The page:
Dog lovers will lap up the news that a study shows sleeping with dogs can help you rest easier.
According to the Mayo Clinic, sleeping with your dog doesn’t necessarily compromise sleep quality, as previously suggested.
A calm and well-behaved pooch in your bed can help you relax.
Now that we have permission to sleep with our dogs, should you relax the rules and let your dog on the furniture, too?
The answer: it depends.
Here are the pros and cons of letting your dog on the furniture.
Consider the mess
Some dogs shed more than others and are more prone to tracking in dirt and debris to their favorite spot on the couch. But this can be remedied by wiping their paws and spot cleaning regularly. Keeping a mat by your exterior doors can also help reduce the amount of dirt in and out of your home.
As far as dog hair is concerned, regular brushing and grooming can help reduce shedding and keep your dogs happy and healthy. Remember that trimming dog nails can also help reduce wear and tear on your furniture. However, simply putting down a heavy blanket and designating it as the spot for your dog can also help protect your furniture.
Reinforce appropriate behavior
It’s a myth that letting your dogs on your bed and furniture can make them more aggressive and dominant. They won’t necessarily declare themselves the family’s alpha simply because you invite them onto the couch. Of course, the trick is to have a well-trained dog and big enough furniture so everyone can be happy and comfortable.
For instance, dog lovers who want to invite their pooch into their bed may need to upgrade to at least a full-sized mattress to give their dog a dedicated space.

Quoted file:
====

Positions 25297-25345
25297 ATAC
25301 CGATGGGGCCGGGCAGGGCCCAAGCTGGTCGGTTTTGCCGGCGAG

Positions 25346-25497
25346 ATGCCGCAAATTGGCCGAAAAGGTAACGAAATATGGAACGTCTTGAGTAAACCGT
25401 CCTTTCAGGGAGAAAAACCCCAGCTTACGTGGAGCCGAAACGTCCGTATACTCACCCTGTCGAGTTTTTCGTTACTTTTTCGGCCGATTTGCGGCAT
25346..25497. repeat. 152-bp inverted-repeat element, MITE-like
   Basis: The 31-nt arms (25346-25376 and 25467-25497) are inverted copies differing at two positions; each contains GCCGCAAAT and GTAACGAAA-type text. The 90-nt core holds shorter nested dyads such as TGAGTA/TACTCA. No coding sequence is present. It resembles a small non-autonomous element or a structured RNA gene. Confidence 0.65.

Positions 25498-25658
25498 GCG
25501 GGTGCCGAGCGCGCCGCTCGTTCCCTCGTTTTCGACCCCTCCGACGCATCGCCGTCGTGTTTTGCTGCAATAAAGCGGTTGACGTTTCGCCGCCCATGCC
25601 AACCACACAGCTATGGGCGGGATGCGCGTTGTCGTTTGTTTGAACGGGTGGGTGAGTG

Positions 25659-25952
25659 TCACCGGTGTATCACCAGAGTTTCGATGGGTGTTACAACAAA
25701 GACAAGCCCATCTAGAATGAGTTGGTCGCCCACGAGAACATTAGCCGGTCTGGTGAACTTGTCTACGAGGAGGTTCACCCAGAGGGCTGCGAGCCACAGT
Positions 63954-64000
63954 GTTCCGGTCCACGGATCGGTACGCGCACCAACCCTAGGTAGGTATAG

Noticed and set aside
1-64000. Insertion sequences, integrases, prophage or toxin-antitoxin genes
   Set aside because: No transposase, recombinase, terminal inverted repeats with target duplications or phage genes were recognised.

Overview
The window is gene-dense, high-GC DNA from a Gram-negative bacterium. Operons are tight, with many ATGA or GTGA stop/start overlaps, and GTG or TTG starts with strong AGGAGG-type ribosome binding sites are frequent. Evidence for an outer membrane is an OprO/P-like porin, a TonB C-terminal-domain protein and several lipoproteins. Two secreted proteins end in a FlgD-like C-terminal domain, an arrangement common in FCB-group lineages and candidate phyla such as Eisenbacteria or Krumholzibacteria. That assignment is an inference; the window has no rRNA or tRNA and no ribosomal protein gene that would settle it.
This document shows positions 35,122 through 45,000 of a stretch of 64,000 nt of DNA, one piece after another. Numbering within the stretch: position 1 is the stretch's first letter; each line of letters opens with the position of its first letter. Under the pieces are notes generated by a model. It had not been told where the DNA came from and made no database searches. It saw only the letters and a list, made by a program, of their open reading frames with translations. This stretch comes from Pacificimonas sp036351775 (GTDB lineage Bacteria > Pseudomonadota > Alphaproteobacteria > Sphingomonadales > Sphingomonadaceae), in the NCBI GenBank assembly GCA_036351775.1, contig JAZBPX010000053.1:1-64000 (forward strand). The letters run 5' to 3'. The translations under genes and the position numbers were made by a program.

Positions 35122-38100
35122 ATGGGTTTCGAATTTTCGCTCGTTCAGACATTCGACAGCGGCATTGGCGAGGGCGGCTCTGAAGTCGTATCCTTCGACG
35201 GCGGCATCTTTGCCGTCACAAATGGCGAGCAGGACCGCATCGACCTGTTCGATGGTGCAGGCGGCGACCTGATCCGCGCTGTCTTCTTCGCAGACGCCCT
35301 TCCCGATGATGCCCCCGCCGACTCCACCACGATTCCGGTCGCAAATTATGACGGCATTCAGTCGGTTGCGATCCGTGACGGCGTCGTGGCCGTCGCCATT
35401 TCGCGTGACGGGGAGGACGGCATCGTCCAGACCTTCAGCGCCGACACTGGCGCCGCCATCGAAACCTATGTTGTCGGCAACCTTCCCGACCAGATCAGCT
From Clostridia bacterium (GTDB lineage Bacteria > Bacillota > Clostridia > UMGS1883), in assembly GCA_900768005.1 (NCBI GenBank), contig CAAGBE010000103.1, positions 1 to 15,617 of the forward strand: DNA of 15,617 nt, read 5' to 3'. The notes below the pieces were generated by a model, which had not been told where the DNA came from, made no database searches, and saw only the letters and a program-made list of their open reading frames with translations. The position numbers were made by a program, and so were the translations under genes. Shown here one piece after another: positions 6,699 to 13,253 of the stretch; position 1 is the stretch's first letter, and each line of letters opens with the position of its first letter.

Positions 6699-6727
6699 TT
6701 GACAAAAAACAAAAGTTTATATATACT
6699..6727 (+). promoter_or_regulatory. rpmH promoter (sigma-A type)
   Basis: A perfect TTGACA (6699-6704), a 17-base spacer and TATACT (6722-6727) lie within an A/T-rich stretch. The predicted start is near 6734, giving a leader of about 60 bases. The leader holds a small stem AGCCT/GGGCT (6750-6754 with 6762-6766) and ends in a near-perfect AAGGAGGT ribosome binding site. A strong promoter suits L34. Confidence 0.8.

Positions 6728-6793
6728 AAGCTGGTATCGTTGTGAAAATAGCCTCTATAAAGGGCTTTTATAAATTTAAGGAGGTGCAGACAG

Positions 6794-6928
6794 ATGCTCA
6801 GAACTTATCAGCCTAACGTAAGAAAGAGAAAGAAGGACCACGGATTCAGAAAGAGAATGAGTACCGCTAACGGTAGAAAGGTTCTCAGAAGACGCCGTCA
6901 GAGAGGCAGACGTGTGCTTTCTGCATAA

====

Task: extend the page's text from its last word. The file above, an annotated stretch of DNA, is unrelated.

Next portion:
However, you could be reinforcing bad behavior by letting your dog have free reign of all of your furniture.
Making sure your dog knows that some furniture is off-limits or designating a specific spot on the chair can help keep dog owners as the leader of their pack.
You should also remove your dog from your furniture if they growl whenever someone tries to sit down next to them and decides the couch is for their paws only.
Make it easy for guests
Not all guests enjoy dogs, and even the ones who do may not want to sit in dog hair or have your furry friend in their lap. Always consider how your guests feel when they enter your home and train your dog accordingly.
For example, it may be worth training your dog that they may only join you and other humans on the furniture when invited. You can also set aside a unique chair just for your dog so guests can enjoy their space and relax without worrying about who will end up in their lap.
Think about your furniture
Ask yourself what you want from your furniture over the next few years. If you’re going to keep it indefinitely and minimize wear and tear, then keeping your dog on the floor is a wise decision.
You could also consider investing in durable furniture without stress and replace it in a few years when you can determine just how much your dog is contributing to its wear and tear. Or you could take steps to dog-proof your furniture by using slipcovers.
Consider the future
Think about what your future will look like and how your dog and furniture will impact that. For example, a couple looking to have a baby in a year or two may not want their dog to jump onto furniture with a little one nearby.
You may also be changing your lifestyle and moving in with a parent to save on money while transitioning through graduate school or a career change, or plan to have your dog stay with friends while traveling extensively.
A dog who invites himself into everyone’s furniture may not be the characteristic you want in a best friend.
Inviting your dog onto your bed and furniture can be a relaxing and cozy way to pass the evening with the proper consideration and care.
Like anything else, consider how to train your dog to fit the needs of your home life while still keeping your furry friends happy and healthy.